For a moment during the COVID-19 pandemic, it seemed you’d never wait in line again: Roads were bare of traffic, retailers operated with capacity limits, and many places — gyms, museums, movie theaters — required advanced bookings from the few who showed up. But now that the country is opening up again and the zest for life is high, queueing will be back, potentially with a vengeance.

Waiting in line is no one’s favorite thing, but the circumstances in which we find ourselves queued up play a huge role in how we experience the delay, according to Darden Professor Elliott N. Weiss. Your mood depends on what you are waiting for — it is a chance to score something buzzy and fun, such as a reservation at a hot restaurant or new limited-edition sneakers? Or are you having to wait to buy milk and sandwich bread because the whole world arrived at Trader Joe’s just when you did?

Weiss notes that people feel especially frustrated when lines are unexpectedly long, when the wait is tedious and when the system seems unfair.

In research published in the journal Business Horizons, Weiss and his co-author, Chad Tucker, outline three strategies businesses can use for making lines better — three important E’s: Eliminate the Wait, Manage Expectations and Enhance the Experience.

Eliminate the Wait

Speeding up the service process is the most obvious strategy, but it’s also the most difficult and cost-intensive one. It can be tricky for retailers to forecast demand, and many businesses operate without sufficient margin to pay for extra staff. Weiss and Tucker recommend businesses think creatively. For instance, does a hospital whose patients complain about a wait to get into the parking garage need to build more parking spots or create more robust telehealth outreach? Can they provide a shuttle for patients coming from an assisted living community?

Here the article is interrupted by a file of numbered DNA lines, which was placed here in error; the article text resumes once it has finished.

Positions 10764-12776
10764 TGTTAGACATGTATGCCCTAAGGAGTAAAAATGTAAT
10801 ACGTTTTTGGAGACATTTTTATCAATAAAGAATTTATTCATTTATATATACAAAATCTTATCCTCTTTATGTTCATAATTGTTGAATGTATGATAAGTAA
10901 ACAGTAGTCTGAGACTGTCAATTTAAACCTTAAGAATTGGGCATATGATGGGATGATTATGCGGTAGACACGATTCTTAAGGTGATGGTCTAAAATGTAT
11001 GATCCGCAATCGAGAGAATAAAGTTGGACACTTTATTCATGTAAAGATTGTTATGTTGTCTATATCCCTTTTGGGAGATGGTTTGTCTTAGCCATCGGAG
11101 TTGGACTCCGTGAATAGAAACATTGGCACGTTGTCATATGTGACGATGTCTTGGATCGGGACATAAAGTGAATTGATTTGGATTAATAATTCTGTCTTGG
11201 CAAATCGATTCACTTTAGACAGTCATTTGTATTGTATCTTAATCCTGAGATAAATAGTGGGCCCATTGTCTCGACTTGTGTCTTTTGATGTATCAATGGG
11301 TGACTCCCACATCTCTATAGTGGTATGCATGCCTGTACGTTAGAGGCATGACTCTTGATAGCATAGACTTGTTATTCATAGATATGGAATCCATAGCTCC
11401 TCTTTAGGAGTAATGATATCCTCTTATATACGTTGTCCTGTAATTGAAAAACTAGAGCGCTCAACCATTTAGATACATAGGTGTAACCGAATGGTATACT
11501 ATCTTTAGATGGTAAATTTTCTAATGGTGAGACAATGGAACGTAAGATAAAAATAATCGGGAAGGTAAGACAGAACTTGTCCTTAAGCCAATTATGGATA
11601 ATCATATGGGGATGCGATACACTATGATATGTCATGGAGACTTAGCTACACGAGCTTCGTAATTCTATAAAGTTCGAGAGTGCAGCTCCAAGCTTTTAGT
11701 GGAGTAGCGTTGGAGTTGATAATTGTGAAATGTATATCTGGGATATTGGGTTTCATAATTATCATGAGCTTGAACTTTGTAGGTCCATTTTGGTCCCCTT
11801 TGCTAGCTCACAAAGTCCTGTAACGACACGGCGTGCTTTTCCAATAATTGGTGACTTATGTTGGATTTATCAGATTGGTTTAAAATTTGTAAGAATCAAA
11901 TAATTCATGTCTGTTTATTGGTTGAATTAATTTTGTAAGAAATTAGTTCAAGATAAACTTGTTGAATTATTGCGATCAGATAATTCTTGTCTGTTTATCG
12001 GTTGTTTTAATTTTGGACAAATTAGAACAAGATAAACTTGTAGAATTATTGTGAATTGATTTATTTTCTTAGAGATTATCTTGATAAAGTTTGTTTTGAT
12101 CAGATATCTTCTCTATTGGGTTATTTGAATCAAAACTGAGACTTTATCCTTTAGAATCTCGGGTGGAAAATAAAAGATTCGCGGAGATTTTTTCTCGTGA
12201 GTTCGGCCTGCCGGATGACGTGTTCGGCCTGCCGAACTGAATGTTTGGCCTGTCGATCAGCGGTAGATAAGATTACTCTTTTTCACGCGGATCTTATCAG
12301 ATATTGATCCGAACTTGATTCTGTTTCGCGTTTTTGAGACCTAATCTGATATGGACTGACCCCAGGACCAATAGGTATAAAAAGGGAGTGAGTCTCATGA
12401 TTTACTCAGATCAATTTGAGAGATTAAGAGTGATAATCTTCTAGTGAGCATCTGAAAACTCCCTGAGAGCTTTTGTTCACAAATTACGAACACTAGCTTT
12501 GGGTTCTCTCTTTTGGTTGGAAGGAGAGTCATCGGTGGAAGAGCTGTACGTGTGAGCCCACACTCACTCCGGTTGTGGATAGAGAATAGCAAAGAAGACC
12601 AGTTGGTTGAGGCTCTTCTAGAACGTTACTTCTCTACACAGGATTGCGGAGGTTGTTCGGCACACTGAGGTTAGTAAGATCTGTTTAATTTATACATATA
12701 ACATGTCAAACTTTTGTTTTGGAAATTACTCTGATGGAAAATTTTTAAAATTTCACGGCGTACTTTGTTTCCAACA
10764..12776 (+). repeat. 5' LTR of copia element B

In Business Horizons, Weiss and his co-author suggest retailers consider a single, central checkout line, which doesn’t necessarily cut waiting time, but levels the playing field. With one central queue, patrons don’t have to play a guessing game about which checkout point will move fastest. Research shows that people feel highly aggravated when they’re stuck in the “slow line,” yet they give no mental bonus to the retailer when they choose the line that goes quicker. Over the past decade, retailers TJX Cos. (parent company to Marshalls and TJ Maxx), Staples, Michael’s and many others have switched to a single check-out lane.

Retailers can also look into ways to manage arrival times, where possible, through shopping appointments or alerts. Google search now includes bar graphs that lets browsers know about potential waits — for instance, a search of Trader Joe’s at 3 p.m. on a Tuesday might show that shopping now is a “less busy time” and “people spend an average of 20 minutes here.”

Manage Expectations

“The line takes 30 minutes from here.” Disney, famous for serpentine queues that unfold as you turn corners, places these signs all over its amusement parks. It’s one of the masterful ways the company manages its guests’ expectations. In fact, typically, the “wait from here” is shorter than Disney posts so that queuers get the psychological boost of the wait taking less time than expected. Waits that are both unexpected and of unknown duration are the most poisonous combination, so companies should do what they can to help customers make educated choices about delays by advising how long the wait might be. The world’s busiest airport, Hartsfield-Jackson Airport in Atlanta, for instance, posts its security check wait times so people can look it up online in advance and plan their arrival accordingly. Studies show that customers deal with a long wait better when they opt in rather than feeling surprised.